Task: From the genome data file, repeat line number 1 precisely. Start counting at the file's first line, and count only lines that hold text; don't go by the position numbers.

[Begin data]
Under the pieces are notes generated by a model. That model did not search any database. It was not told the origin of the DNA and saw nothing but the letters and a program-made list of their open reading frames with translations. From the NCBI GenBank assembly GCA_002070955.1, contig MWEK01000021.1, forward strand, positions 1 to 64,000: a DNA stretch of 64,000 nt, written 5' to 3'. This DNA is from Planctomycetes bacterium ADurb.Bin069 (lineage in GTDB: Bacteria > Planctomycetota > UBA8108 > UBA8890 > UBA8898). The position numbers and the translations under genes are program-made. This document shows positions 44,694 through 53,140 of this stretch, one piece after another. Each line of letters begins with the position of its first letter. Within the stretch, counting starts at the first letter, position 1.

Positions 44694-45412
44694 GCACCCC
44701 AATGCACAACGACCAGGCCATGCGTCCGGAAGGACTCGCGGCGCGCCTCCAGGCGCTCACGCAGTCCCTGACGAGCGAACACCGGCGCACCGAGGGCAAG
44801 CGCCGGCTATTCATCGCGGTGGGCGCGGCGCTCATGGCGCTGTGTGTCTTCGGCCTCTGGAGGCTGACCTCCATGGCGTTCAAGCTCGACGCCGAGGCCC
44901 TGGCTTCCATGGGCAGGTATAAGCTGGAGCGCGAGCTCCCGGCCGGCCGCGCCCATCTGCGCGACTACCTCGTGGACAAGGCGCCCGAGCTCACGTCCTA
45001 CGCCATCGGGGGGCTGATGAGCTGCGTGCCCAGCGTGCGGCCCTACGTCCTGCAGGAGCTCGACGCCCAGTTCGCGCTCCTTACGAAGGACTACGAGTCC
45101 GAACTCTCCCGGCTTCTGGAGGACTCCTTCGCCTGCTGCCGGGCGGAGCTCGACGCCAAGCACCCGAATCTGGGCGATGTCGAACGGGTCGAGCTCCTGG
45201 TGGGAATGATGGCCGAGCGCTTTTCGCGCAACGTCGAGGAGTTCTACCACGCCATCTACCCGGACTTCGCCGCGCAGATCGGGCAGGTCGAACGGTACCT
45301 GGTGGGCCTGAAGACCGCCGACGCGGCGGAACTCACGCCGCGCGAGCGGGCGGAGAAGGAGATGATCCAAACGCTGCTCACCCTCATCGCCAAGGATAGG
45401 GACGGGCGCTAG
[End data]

Under the pieces are notes generated by a model. That model did not search any database. It was not told the origin of the DNA and saw nothing but the letters and a program-made list of their open reading frames with translations. From the NCBI GenBank assembly GCA_002070955.1, contig MWEK01000021.1, forward strand, positions 1 to 64,000: a DNA stretch of 64,000 nt, written 5' to 3'. This DNA is from Planctomycetes bacterium ADurb.Bin069 (lineage in GTDB: Bacteria > Planctomycetota > UBA8108 > UBA8890 > UBA8898). The position numbers and the translations under genes are program-made. This document shows positions 44,694 through 53,140 of this stretch, one piece after another. Each line of letters begins with the position of its first letter. Within the stretch, counting starts at the first letter, position 1.